The role of registered nurses and enrolled nurses in the school environment is pivotal to improving the health of children and adolescents.
Not only is our country experiencing increases in non-communicable diseases such as asthma, diabetes, obesity rates in this group of the Australian population, we also have significant increases in mental health concerns for young people.
These nurses can (and do) undertake an enormous role in primary healthcare prevention and early intervention in a broad range of physical and mental health issues. This occurs through regular screening, immunisation, education and ongoing health promotion and care.
School nurses have proven to be a trusted member of the school community in which they practise.
They are often specifically identified by students as a trusted person in whom to confide very personal information.
The diverse role of the school nurse may include acting as an advocate, emergency/crisis management, or health counselling. School nurses are perfectly placed to improve the health and wellbeing of young people.
Statistics retrieved from the National Health Workforce Dataset on nurses working in Primary Health Care (2016) show there were 1,511 nurses who identified, in 2016, as school nurses – working in both the private and public school sector.
States and territories have different models of care in which nurses undertake their role, with the context of practice for a school nurse varying significantly depending on the needs of the school community. In some jurisdictions, school nurses are primarily in the private school sector and in others their numbers are higher in public school settings. Community nurses also visit schools to conduct health screening and vaccinations.
ANMF members across the country have identified nurses working in schools are an important context of practice for the nursing profession. There are a number of Special Interest Groups for school nurses within the ANMF Branches, who meet regularly to provide an opportunity for continuing professional development and support. As the role of a school nurse is independent, and in many instances, a professionally isolated one, providing collegial support and development is essential.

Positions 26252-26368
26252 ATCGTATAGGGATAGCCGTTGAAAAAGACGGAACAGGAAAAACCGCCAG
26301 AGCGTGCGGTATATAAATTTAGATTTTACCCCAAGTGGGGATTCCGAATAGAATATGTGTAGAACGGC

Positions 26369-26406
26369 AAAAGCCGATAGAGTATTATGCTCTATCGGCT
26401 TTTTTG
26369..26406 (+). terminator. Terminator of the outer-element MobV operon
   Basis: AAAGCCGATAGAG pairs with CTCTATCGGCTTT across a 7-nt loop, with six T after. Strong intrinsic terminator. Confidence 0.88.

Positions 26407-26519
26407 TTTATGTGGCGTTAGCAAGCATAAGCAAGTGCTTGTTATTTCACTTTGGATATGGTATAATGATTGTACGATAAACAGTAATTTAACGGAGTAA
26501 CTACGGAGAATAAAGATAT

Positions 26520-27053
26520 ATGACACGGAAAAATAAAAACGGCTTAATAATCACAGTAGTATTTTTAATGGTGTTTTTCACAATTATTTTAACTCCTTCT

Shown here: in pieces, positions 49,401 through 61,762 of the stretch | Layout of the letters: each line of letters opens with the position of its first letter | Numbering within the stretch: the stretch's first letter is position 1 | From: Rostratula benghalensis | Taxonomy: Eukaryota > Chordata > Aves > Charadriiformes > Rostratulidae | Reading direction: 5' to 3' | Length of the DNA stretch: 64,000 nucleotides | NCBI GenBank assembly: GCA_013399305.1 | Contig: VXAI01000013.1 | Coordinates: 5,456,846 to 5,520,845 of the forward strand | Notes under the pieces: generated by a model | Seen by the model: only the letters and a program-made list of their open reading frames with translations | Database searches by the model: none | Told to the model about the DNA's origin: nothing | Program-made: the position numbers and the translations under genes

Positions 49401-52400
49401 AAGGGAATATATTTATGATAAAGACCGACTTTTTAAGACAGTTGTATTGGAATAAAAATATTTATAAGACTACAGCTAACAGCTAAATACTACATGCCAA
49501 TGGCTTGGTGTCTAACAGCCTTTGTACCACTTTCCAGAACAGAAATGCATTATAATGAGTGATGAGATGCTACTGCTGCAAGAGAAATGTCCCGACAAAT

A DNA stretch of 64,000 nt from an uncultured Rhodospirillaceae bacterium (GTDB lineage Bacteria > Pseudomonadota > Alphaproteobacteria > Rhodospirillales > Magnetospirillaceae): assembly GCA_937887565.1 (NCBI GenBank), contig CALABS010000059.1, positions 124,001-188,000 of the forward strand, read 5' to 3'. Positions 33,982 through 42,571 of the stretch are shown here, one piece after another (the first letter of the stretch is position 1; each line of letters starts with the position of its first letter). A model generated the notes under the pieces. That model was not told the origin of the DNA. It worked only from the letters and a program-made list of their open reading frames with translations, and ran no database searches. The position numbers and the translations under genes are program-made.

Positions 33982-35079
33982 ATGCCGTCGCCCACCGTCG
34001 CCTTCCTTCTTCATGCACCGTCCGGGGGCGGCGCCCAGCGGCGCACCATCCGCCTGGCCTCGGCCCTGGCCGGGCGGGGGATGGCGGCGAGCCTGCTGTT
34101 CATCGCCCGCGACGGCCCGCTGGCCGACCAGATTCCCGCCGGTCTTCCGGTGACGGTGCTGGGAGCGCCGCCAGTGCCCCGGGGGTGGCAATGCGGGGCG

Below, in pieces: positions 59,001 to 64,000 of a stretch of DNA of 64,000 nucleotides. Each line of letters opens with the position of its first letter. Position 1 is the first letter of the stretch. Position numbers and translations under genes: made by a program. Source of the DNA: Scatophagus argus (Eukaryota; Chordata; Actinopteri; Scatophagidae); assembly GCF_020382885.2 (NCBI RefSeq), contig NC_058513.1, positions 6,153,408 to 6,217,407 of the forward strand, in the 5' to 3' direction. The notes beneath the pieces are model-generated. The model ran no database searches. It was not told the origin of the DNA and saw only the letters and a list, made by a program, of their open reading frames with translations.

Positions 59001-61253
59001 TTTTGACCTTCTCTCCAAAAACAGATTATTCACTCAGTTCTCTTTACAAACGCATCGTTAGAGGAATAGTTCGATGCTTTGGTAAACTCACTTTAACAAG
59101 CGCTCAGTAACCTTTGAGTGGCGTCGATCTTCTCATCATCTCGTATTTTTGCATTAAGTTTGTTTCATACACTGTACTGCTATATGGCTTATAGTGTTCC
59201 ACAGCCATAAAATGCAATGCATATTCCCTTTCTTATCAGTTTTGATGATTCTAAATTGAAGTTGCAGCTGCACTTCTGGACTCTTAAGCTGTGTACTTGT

In 2012, the ANMF developed the National School Nursing Professional Practice Standards. These standards are currently undergoing a comprehensive review. Many stakeholders provided significant feedback, and in 2017 a draft document National School Nursing Standards for Practice was produced. Consultation on these draft standards has included both an online questionnaire and focus groups that have been held across the country over the last 12 months.
It has been a privilege to conduct the review for the school nurse standards. These nurses are committed to the role of school nursing and the difference they make for young people’s health and wellbeing. Capturing the role variations within these standards is a difficult task, however at an overarching level, these nurses are undertaking primary healthcare. One of the things that struck us as being so pertinent to the broader profession of nursing is the role school nurses undertake in caring for the whole school community, teachers, parents, older siblings, by connecting people. They connect students and families with the school team, external health services and welfare professionals within their local school community.
Have you ever really contemplated the influence nurses and midwives have on every aspect of our lives? They connect people.
As the largest combined professions, nurses and midwives are everywhere, making a difference to the lives of the people they care for: their families, our families, friends, colleagues and even politicians.
Nurses working in the school environment are making a significant difference to the health and wellbeing of not only young people but also the entire school community. The ANMF strongly advocates for positions in all school settings for nurses. The new National School Nursing Standards for Practice will be available in early 2019.
Federal Professional Officer
Australian Nursing and Midwifery Federation. 2012. National School Nursing Professional Practice Standards. Melbourne. Australian Nursing and Midwifery Federation. Accessed: December 2018. http://anmf.org.au/pages/school-nursing-standards